western companies have major ownership stakes. 
 
3.  (SBU) We have reported in detail on the effects of the 
global economic crisis in Kazakhstan (refs B, C, D).  The 
Kazakhstani economy does face serious problems, as the Shell 
executive asserted, particularly in the banking sector. 
However the Kazakhstani government has deep pockets -- well 
over $40 billion in reserves -- and has openly acknowledged 
the need to take extraordinary measures to manage the 
situation and preserve social stability.  As previously 
reported, these measures have included a 22 percent 
devaluation of the currency, nationalization of two of the 
country's largest private banks, and plans to invest up to 
2.7 trillion tenge (approximately $18 billion), nearly 18 
percent of GDP, in projects to support the financial-services 
industry, agriculture, infrastructure and innovation, housing 
construction and mortgage lending, and small- and 
medium-sized enterprise development.  As Shigeo Katsu, World 
Bank regional vice president for Europe and Central Asia, 
said after meeting Prime Minister Masimov on February 23, 
Kazakhstan's anti-crisis program "contains strong policy 
measures designed to improve the resilience to crisis of all 
segments of Kazakhstan's society....  The government has 
taken the right track with crisis mitigation and demonstrates 
strong leadership." 
 
NO EVIDENCE OF A GRAND BARGAIN WITH RUSSIA OR CHINA 
 
4.  (C) We have seen no evidence that Russia -- or China -- 
has offered Kazakhstan an assistance package in exchange for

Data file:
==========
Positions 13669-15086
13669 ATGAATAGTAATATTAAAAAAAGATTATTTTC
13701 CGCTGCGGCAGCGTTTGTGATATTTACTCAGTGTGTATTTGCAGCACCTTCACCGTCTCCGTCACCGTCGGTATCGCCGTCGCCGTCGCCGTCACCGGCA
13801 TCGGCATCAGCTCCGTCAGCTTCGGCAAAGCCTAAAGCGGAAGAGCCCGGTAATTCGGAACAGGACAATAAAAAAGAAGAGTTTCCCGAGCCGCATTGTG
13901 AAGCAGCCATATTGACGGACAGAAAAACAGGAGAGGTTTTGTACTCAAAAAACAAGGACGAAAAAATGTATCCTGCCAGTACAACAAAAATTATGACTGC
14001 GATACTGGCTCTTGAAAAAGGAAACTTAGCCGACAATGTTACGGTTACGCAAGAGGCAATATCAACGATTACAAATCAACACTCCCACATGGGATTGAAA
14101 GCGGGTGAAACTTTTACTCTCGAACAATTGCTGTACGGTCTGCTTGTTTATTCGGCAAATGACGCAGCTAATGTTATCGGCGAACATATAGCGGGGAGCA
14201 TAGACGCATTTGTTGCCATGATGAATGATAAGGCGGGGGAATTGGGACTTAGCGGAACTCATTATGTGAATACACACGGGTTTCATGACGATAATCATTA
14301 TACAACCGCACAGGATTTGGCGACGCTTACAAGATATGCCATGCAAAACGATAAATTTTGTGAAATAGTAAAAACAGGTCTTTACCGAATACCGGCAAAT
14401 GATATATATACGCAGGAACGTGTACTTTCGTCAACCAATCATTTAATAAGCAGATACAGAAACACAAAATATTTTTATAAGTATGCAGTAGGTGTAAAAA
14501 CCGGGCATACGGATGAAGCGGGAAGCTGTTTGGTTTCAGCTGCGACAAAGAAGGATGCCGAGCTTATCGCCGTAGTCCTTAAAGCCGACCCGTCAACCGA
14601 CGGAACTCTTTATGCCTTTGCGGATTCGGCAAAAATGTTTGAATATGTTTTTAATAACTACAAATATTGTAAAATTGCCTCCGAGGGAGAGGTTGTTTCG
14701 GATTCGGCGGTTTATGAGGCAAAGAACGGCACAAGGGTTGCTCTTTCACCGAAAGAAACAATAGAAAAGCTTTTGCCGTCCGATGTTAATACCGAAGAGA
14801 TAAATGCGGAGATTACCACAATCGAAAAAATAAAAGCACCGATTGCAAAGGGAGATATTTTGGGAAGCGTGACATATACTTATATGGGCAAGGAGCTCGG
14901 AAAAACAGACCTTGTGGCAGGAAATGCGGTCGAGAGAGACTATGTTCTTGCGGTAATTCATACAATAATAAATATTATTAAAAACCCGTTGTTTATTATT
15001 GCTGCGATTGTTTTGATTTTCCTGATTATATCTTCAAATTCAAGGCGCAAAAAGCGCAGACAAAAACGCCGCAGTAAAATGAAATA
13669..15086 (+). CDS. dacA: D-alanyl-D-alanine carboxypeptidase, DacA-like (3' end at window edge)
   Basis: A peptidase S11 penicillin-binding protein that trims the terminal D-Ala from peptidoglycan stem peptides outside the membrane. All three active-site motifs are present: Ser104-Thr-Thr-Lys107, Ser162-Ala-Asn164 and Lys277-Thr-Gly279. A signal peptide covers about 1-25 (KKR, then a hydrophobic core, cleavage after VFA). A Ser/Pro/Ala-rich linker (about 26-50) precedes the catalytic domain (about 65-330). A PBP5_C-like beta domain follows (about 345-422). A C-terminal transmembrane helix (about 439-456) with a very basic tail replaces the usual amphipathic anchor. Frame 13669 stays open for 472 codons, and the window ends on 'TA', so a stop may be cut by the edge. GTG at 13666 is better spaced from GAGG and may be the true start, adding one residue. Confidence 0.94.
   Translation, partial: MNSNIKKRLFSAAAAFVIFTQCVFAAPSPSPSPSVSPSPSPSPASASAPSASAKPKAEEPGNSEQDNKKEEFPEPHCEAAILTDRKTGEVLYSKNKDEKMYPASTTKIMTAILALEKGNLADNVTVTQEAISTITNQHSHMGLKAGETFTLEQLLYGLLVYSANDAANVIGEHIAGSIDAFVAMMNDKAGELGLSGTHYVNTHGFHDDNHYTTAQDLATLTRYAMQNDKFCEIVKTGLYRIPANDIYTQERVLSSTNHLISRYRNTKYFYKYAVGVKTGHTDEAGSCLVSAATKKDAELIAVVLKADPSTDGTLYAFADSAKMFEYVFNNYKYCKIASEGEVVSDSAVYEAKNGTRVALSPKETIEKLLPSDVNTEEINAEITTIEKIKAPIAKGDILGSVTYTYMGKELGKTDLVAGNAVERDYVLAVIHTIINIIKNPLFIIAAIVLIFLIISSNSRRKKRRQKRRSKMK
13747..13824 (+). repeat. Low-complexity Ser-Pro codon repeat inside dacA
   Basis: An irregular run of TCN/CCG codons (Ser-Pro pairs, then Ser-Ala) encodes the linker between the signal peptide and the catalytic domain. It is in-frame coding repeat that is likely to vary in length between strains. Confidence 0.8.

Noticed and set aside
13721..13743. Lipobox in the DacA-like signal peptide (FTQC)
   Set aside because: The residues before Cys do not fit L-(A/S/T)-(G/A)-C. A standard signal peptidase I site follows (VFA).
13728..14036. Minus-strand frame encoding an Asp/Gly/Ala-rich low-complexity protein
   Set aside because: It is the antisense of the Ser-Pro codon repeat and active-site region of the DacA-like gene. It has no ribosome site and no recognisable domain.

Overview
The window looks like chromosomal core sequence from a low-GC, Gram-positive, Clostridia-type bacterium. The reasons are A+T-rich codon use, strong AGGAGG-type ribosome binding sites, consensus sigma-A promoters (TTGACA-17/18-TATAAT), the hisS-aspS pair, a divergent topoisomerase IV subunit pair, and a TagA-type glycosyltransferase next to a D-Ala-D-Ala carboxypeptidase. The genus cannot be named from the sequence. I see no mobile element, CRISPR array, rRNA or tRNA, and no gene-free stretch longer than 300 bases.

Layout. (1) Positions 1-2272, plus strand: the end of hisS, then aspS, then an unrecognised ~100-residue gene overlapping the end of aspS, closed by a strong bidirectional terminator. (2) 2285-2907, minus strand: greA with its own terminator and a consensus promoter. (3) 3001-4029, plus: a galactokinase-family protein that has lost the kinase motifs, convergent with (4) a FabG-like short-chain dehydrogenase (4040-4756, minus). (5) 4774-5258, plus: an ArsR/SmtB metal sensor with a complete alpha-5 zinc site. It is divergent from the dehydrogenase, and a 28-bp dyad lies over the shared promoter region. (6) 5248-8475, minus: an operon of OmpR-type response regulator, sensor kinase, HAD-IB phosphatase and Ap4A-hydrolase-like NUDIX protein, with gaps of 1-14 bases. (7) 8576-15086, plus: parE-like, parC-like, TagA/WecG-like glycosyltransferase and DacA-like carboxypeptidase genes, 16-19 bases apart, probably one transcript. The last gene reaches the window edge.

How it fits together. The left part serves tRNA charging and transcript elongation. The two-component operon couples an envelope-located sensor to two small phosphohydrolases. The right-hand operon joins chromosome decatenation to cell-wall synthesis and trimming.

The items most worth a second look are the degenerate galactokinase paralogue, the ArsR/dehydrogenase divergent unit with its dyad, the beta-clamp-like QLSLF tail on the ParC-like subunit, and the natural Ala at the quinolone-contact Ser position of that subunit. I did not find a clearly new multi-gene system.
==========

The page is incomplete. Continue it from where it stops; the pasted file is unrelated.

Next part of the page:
reorienting its foreign policy or granting access to or 
ownership of Kazakhstan's natural resources.  Furthermore, we 
have no evidence or indication that the Kashagan project has 
experienced further delays that would give the government 
cause to renegotiate Kashagan,s terms yet again, 
particularly something as drastic as changes to the 
 
ASTANA 00000420  002.2 OF 003 
 
 
consortium's ownership structure.  Several international oil 
company representatives in Kazakhstan share that view.  For 
example, on March 5, Patty Graham, Government Relations 
Director for ExxonMobil Kazakhstan, told Energy Officer that 
Kazakhstan has resisted overtures from China to trade loans 
for oil or infrastructure.  "The Chinese National Petroleum 
Company submitted a proposal to acquire 49 percent of 
MangistauMunaiGas," she said, "but the Kazakhstanis appear to 
have rejected it.  They are very reluctant to give the 
Chinese ownership of any significant o
il production assets, 
even though they desperately need the cash."  (NOTE:  India's 
Oil and Natural Gas Corporation is now believed to have an 
inside track on this attractive asset, following President 
Nazarbayev's visit to India on January 26.  END NOTE). 
 
5.  (SBU) On March 4, Dan Worrall, Shell's Corporate Affairs 
Manager in Kazakhstan, told Energy Officer that Russian 
investment in Kazakhstan's oil and gas sector has been 
severely restricted in recent months.  He cited, for example,